For 12 years, the American Indian Heritage Foundation, a small, nonprofit organization in Falls Church, has been raising money and sponsoring events to help more than 200 Indian tribes scattered around the country, rounding up food, blankets, shoes and toys.
The group, founded by Princess Pale Moon, a Cherokee-Ojibwa Indian, is not exactly the kind of organization that most Northern Virginians would expect to find here. But each year the group needs to raise millions in donations and contributions for a race that leads most others in the nation in unemployment, alcoholism and suicide.
This year groups such as the foundation will get some outside help in their fund-raising efforts with the debut of "Guide to Giving," a small publication that lists 155 nonprofit organizations and health facilities throughout the area that need money, equipment and volunteer time.
The book was the brainstorm of several members of the Corporate Volunteer Council of Northern Virginia, a recently formed organization made up of employes from 11 area corporations.
In early August, the group surveyed more than 500 agencies in Arlington, Fairfax, Loudoun and Prince William counties and the cities of Alexandria, Falls Church and Fairfax that needed contributions and volunteer help. At the end of August, the council began to compile the book using information provided by 155 organizations.
Donald Stack, division manager of public relations for AT&T here and head of the council, is proud of the publication:
"It's the first effort we've done as a body for the public," he said. "All volunteer organizations need money and they need volunteers with all kinds of unusual skills. An awful lot of stuff that businesses junk, these organizations would die to have."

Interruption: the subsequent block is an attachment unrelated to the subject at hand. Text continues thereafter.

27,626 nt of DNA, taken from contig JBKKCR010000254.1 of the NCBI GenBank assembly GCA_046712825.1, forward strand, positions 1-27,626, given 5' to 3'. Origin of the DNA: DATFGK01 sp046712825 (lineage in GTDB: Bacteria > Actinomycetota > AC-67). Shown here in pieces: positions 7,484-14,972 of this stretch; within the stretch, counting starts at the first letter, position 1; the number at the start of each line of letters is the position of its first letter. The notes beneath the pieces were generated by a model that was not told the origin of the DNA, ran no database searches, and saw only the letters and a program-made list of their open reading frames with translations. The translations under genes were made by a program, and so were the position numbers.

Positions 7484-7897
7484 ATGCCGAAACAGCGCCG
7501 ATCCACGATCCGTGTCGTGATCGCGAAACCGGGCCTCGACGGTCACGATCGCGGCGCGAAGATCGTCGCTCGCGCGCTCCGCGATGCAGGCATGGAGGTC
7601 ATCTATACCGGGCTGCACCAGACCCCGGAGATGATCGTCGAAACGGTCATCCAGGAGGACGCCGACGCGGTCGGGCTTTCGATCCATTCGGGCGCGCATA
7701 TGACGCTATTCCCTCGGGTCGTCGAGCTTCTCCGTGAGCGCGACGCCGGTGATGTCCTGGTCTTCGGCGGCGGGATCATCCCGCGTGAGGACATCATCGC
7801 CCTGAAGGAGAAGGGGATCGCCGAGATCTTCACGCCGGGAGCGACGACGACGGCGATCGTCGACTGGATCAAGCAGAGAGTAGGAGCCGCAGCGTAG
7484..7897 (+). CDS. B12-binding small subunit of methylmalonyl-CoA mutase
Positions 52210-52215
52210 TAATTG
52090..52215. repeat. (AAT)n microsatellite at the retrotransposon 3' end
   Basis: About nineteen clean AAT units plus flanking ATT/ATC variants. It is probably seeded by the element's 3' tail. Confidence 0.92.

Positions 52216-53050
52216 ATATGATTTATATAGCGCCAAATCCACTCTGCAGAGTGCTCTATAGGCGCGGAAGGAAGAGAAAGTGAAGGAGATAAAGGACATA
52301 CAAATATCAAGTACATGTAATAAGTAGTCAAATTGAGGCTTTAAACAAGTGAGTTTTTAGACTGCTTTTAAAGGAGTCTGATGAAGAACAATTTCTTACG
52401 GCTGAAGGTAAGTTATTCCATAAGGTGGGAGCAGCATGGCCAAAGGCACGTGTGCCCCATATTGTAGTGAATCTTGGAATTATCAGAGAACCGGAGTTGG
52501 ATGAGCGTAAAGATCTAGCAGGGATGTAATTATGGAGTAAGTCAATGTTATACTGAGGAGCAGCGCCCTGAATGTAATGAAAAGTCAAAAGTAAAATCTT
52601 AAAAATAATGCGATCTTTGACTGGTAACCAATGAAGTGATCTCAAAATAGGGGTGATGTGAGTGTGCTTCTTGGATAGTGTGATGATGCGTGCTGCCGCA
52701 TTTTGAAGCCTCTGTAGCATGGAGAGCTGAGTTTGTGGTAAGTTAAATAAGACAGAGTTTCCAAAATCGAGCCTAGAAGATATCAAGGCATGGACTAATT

Stack said publication of 1,500 copies of the book was done as a contribution from employes of corporations belonging to the volunteer council, with Chesapeake & Potomac doing the typing, Mobil Oil Corp. designing layout and AT&T providing the printing.
A Guide to Giving lists in alphabetical order the names of organizations, directors and phone numbers, purposes of the agencies and area served, and most importantly, needs of the groups.
For example, Princess Pale Moon is looking for the following kind of help from area volunteers:
"Clerical -- addressing, good handwriting, could be done at home or in the office. Typing -- reasonable speed and accuracy. Donations -- clothing for adults and children, blankets, cold weather gear, Thanksgiving turkeys and fixings. Christmas -- toys, need help in wrapping and addressing packages. Funding is needed to send emergency supplies to the tribes that are spread throughout the country."
Marlyn Whitley, assistant director of the Voluntary Action Center of Fairfax County, which served as a consultant to the volunteer council on the book, said the guide is aimed particularly at corporate donors. Interested corporations, she said, should contact the center to receive free booklets.
The books will also be available at local libraries for individuals seeking to give money or volunteer time, Whitley said.
Directors of agencies are excited about the book, particularly since it delivers their message of need to large corporations.
"I think it's absolutely fantastic," said Sharon Kelso, director of United Community Ministries in Alexandria. "Getting to that corporate sector is the hardest job we have."